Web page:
But, this is where the Scooby Gang is weak: Buffy didn’t like having Faith around, so Xander and Willow tried to make Faith feel welcome without disrupting the peace. Giles didn’t love that Faith was so wild, and that the methods that worked with Buffy didn’t work with Faith (and he seemed to think that she’d have her own Watcher before too long, otherwise I bet he would have sat Faith down for a chat about the importance of putting up with high school classes so she would graduate). Even if it was unintentional (or only subconsciously intentional), they aren’t as open to Faith as they were Kendra. Faith saw what Buffy had, and wanted in — but she wasn’t given what she expected or wanted. At this point, Faith was still trying to prove that she was a Good Slayer. And none of this includes Wesley, who didn’t exactly ingratiate himself from the beginning (though he kind of gets better); Wesley arrives with new rules and expectations, Giles tacitly supports Buffy’s resistance, but not Faith’s. Not to excuse murder, but they didn’t exactly treat Faith like a new member of the club (hell, they welcomed Cordelia because she kept being in the wrong place at the wrong time and managing to survive).

      I think at this point, Faith is trying to prove herself as a Badass Extraordinaire. As much as Faith claims she doesn’t care about murdering a human, she freaked out as much as Buffy did. She freaked out the same way when she realized that Taquitos followed her to Sunnydale. Faith may be good at wearing a mask, but when it cracks — she’s a scared kid.

  2. Avatar of DescaradaDescarada

    I think Faith at this point is irritating and overdrawn as a character but this episode is really great because it shows you what Buffy could be if she weren’t so earnestly GOOD.  It makes you wonder how this whole slayer thing ever works out because most people would be drunk with power.  And I like Faith later on.  She’s a godsend when she shows up on Angel.  But when she first came on Buffy I think she overdid it with the over the top acting and I’m so bad stuff.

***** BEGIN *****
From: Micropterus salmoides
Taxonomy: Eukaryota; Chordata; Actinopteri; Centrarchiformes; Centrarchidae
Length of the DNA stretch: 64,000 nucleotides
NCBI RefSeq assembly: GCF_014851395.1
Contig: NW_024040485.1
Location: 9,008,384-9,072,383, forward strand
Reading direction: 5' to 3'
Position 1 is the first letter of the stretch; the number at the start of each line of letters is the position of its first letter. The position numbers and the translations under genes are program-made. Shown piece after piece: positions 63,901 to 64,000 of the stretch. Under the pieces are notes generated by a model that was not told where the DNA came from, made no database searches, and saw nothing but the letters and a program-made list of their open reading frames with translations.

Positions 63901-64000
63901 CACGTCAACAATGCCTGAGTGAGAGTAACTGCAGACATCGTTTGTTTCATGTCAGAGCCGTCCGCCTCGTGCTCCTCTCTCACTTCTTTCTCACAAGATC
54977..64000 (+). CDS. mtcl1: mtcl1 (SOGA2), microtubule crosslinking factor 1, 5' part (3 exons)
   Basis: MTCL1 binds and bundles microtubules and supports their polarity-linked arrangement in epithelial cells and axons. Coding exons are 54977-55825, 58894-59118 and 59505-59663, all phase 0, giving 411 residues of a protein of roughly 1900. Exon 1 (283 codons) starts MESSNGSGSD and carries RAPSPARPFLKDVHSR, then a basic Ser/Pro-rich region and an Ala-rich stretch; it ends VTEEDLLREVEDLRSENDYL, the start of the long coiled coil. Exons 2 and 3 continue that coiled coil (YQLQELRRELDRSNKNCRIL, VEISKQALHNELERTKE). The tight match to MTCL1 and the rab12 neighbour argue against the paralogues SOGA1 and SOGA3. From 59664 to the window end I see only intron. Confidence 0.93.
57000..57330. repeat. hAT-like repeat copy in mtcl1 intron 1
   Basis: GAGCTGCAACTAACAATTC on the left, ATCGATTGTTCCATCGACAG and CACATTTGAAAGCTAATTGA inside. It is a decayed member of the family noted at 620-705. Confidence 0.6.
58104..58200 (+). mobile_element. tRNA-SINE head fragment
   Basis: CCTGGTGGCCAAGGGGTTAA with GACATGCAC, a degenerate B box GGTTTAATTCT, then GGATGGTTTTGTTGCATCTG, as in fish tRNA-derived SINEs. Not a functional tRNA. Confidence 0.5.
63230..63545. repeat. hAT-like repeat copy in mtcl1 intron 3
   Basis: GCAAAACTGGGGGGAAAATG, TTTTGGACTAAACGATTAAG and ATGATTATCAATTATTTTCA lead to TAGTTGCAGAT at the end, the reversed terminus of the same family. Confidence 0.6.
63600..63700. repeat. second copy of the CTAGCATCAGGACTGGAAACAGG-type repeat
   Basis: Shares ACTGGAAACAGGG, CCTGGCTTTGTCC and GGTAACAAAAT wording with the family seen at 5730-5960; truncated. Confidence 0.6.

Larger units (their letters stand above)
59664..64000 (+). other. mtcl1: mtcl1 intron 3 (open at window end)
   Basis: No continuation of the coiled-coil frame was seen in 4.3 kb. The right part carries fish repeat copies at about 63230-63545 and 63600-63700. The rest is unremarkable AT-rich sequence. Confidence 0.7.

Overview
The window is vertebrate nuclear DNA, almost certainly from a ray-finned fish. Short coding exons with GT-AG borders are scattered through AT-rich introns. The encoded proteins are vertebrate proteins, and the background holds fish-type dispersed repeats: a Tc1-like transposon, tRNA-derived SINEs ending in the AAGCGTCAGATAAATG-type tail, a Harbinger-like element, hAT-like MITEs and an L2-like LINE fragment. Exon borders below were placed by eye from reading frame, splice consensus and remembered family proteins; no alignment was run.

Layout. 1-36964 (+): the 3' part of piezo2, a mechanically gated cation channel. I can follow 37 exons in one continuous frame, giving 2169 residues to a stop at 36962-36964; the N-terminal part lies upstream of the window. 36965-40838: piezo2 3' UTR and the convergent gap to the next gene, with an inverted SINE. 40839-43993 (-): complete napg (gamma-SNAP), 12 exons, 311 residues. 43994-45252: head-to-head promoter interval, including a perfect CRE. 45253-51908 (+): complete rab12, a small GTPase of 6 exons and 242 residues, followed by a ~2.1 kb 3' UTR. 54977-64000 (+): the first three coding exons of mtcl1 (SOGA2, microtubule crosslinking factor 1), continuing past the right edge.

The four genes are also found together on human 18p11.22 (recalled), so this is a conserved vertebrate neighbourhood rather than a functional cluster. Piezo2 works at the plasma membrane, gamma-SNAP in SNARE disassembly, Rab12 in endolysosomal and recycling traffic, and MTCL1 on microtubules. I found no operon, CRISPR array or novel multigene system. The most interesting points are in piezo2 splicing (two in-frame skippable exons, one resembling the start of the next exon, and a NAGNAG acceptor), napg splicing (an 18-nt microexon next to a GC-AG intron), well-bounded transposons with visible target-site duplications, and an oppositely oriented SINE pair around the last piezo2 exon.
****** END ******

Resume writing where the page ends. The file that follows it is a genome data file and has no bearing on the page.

3. Avatar of AlexAlex

    I think what really always got me about Faith was really, how alike she and Buffy were – at least in potential. I saw her less as an anti-Buffy than “Buffy Without” – without the same love, the same mother, the same care, the same friends. She’s also (at least to my mind) the “working class Slayer” – as a kid, I certainly empathised with her past far more than Buffy’s divorce (and I’m a child of divorce!). For me, Faith is actually a much more ordinary underdog hero – in any other story, she could be the protagonist (and indeed eventually she is, after a fashion).* The fact that she’s in some way ‘deconstructed’ is always something I’ve loved – she’s the “anti-hero” shown for what it really could be; destructive and massively out of control.

    *one of the things I always loved about Buffy was that its protagonist was a girl who really could be “that bitch from high school” – popular and pretty. Though it’s implied she was shallow and materialistic before and now isn’t so much, that actually fits so much to me; every popular girl I’ve ever known mellowed out and got nicer and more mature as she got older. When Buffy’s in her last year of high school and there’s way less of the “OH GOD POPULARITY”, it seems very true-to-life – Whedon sidesteps sexist “pretty girl” stereotypes by setting both Buffy and Cordelia up as charismatic, extroverted girls who have character development as the series goes on; and some of those shallow “pretty girl” flaws are actually played up as STRENGTHS for Cordelia – she’s bracingly honest, forthright, and more than any other character in Buffy demands normalcy and ‘her life back’, while Buffy shows the other side of that coin – accepting her duties and still defining normalcy for herself (admittedly not so successfully, but swings and roundabouts).

    1. Avatar of Sheena is ready for spring but still knitting cold-weather thingsSheena is ready for spring but still knitting cold-weather things

      Yes, great point about Faith being “Buffy, without”. If Faith had a supportive parent who tries to understand, a kind, compassionate, tough watcher (who wasn’t murdered by the cloven-footed vampire Taquitos), friends to blow off steam with and rely on…Faith might not be such a loose cannon. She might not be so angry and hurt. She might not enjoy the killing parts of being a Slayer so much. But then again, there’s no guarantee — Faith isn’t just Buffy with brown hair and dark lipstick. She’s not even the “Buffy x1000″ that we saw in “The Wish”. That Buffy shut down her emotions so she could do her job; she was all work, all the time. Faith still feels deeply (as much as she tries to convince herself that she doesn’t care, she definitely does care), and plays as hard as she works.

      And as much as I disliked Cordelia at first, I’ve recently discovered what you mentioned. Yes, she’s a bit self-centered, but she’s not a terrible person. Cordy thinks/thought that popularity is the most important quality in life to pursue, until she noticed that there is a LOT more to Sunnydale (and the world) than she expected. Sure, she’s still very image-focused, but as the series progressed she wasn’t so oblivious and started considering how her actions affected others. Plus, even though she never seemed to be a big fan of the Scooby Gang, Cordelia respects them (especially Buffy) and tries to maintain her own life while helping prevent two apocalypses and a Mayor Massacre.